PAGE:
7 Things You Can Do to Stop Alzheimer’s by 2025

According to the Alzheimer’s Association, someone in the United States develops Alzheimer’s disease every 66 seconds.7 Things You Can Do to Stop Alzheimer’s by 2025

Make a difference in the fight against the disease, by learning more about what you can to do stop Alzheimer’s by 2025.

Things You Can Do to Stop Alzheimer’s

The end of Alzheimer’s begins with your action and support. Here are 7 things you can do stop the disease:

1. Join a clinical trial. 
Are you a healthy adult or know someone who has recently been diagnosed with Alzheimer’s? Everyone is highly encouraged to participate in a clinical trial.

2. Get genetic testing.
Assess your risk of having any amount of genetic predisposition for the disease by getting yourself genetically tested.

3. Call, email and tweet your Congress and Senate.
Get Congress to increase funding for Alzheimer’s research and FDA to approve more drugs that impede Alzheimer’s, just as they did with cancer. Contact your Senator.

4. Get educated about Alzheimer’s and dementia.
Learn more about Alzheimer’s risk factors, treatments and studies.

5. Speak up if you see the symptoms.
Help to destigmatize and get the conversation going about Alzheimer’s warning signs and other important facts.

6. Sign the “Stop Alzheimer’s” petition.
Get the word out about Alzheimer’s by signing the petition.

7. Join the fight against Alzheimer’s.
Donate or volunteer at your favorite Alzheimer’s research or Alzheimer’s awareness organization.

7 Things You Can Do to Stop Alzheimer's by 2025

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Connect with others who have been affected by Alzheimer’s here at Alzheimers.net

Please leave your thoughts and comments

  • Robert Keefe, Ph.D.

    As a scientist (not studying Alzheimer’s or any other neurodegenerative diseases) and son of a parent with Alzheimer’s, I find myself compelled to remind all tax payers and voters that our past collective funding of federal gov’t agencies like the NIH, NSF, etc., has been instrumental to our enjoying increased health and economic benefits throughout our lives. Sequestration, budget cuts and the recent downward trends in the federal investment in scientific research have had a detrimental effect on the American research enterprise. In as much as it would be a good thing for people to support organizations specifically focused upon curing/preventing Alzheimer’s, such endeavors aren’t anywhere near sufficient to find a cure. We need the continued additional research power of more scientists funded by NIH grants to help confront the growing list of problems we will face as our planet’s population continues to grow and age – which includes Alzheimer’s.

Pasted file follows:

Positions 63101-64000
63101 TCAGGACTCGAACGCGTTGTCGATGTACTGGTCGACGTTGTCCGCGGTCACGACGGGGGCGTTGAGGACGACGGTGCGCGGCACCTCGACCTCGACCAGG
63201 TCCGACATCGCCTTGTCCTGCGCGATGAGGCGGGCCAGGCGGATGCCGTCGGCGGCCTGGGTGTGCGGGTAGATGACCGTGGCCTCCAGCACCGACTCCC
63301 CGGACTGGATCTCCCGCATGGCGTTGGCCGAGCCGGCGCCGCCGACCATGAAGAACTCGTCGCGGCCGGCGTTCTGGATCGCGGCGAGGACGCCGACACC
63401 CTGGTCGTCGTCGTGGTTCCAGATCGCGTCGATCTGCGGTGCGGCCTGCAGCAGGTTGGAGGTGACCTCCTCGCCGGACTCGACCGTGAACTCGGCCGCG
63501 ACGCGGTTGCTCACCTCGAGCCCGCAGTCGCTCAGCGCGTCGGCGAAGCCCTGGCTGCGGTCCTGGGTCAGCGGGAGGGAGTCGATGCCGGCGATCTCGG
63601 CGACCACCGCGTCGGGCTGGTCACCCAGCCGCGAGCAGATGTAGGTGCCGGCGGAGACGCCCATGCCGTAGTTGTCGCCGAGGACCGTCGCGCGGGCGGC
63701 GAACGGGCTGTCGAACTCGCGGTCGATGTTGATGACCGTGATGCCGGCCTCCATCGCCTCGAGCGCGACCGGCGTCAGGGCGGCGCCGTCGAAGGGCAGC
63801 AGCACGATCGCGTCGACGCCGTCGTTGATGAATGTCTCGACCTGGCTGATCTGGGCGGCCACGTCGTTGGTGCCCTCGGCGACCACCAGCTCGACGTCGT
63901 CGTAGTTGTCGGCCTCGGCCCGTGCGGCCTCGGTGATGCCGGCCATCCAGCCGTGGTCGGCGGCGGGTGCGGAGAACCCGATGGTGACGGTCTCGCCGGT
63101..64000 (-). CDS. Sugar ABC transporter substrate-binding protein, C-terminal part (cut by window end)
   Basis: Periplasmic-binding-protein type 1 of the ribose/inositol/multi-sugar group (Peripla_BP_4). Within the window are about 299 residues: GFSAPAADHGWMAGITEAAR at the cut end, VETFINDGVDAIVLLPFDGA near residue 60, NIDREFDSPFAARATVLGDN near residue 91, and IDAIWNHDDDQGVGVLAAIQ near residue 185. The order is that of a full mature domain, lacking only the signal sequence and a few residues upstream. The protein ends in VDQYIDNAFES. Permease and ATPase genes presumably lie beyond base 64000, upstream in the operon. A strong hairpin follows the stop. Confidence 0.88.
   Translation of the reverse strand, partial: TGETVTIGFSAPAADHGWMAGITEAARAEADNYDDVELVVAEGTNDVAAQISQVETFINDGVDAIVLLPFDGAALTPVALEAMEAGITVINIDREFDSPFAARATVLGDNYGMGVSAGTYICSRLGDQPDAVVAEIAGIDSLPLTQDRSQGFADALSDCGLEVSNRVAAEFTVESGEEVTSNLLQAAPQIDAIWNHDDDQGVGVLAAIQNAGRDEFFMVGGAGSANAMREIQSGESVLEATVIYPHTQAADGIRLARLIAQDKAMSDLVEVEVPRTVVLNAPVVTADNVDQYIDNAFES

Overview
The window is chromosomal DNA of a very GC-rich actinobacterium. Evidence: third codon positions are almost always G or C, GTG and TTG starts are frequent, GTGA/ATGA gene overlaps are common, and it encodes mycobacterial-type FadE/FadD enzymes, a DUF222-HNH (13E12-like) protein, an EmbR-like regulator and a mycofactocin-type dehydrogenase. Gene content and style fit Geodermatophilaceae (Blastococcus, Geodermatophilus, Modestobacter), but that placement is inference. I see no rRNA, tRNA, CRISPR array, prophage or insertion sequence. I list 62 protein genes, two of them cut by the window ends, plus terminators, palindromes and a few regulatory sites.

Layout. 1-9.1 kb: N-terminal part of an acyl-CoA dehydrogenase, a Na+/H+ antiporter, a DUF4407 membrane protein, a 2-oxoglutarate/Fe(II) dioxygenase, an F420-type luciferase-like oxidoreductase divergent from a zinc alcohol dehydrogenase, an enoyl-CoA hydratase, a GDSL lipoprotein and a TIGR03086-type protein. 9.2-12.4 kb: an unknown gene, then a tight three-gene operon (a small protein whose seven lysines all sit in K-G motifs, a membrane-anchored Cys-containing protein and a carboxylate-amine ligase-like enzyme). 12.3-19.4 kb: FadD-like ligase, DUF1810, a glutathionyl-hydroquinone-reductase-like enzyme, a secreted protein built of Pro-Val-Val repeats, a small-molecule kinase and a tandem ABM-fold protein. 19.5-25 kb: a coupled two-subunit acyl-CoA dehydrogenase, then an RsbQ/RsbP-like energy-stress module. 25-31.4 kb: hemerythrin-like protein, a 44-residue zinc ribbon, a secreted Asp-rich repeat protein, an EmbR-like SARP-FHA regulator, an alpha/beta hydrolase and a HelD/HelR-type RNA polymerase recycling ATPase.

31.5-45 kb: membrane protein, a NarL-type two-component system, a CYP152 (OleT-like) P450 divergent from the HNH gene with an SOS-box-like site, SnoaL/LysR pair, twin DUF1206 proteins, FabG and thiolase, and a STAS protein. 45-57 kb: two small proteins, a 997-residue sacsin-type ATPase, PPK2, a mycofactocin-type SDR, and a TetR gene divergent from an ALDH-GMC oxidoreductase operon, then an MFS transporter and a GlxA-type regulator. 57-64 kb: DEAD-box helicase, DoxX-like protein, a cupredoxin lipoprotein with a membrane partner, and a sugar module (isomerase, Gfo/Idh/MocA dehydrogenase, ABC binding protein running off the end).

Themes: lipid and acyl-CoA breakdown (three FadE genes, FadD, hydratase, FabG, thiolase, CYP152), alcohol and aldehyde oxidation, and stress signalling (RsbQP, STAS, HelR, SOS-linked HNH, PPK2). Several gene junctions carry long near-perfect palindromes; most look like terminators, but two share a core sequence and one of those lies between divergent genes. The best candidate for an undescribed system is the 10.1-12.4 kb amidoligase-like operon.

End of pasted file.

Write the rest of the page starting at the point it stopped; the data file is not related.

There are presently some in our US Congress who are so short-sighted as they would gladly continue to cut the NIH budget in the name of eliminating our country’s deficit, but doing so at the current rate of de-funding will certainly spell doom for our country’s leadership in scientific innovation. So, of the 7 items listed above that you can do to stop Alzheimer’s, the best one you can start with IMHO is to make sure your U.S. Congressman/woman and Senators are not supportive of any more cuts to the NIH budget – and encourage them to increase NIH’s budget if we want to have any fighting chance of taking on the many diseases now afflicting the human race. If they seem reticent about doing so – vote ’em out!

    • Chelsia Hart

      Thank you, Robert! I agree with you. We’re actually working on another infographic specifically about importance of research spending and government funding. We should have it finished in the next couple weeks.

  • Renee Emanuel

    Would the “government funded” research be willing to delve more into environmental factors that may be contributing to this disease (insecticide exposure, chemical exposure, food preservatives and additives, etc.) or will the corporate lobbyists control exposing any of those issues?